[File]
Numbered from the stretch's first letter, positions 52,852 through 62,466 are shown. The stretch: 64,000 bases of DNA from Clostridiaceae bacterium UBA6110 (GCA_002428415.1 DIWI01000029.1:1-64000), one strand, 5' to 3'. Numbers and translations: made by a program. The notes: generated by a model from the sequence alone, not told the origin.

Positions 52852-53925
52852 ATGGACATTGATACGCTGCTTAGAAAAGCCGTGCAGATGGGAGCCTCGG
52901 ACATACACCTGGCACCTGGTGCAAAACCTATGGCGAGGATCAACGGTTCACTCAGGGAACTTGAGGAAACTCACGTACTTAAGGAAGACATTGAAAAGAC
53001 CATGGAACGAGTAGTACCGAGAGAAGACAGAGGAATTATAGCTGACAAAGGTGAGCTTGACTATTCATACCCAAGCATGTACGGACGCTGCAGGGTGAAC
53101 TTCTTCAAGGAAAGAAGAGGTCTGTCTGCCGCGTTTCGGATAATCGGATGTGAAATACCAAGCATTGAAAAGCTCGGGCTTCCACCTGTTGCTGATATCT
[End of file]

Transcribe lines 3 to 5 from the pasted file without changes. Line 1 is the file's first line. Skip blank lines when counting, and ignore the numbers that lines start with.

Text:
52852 ATGGACATTGATACGCTGCTTAGAAAAGCCGTGCAGATGGGAGCCTCGG
52901 ACATACACCTGGCACCTGGTGCAAAACCTATGGCGAGGATCAACGGTTCACTCAGGGAACTTGAGGAAACTCACGTACTTAAGGAAGACATTGAAAAGAC
53001 CATGGAACGAGTAGTACCGAGAGAAGACAGAGGAATTATAGCTGACAAAGGTGAGCTTGACTATTCATACCCAAGCATGTACGGACGCTGCAGGGTGAAC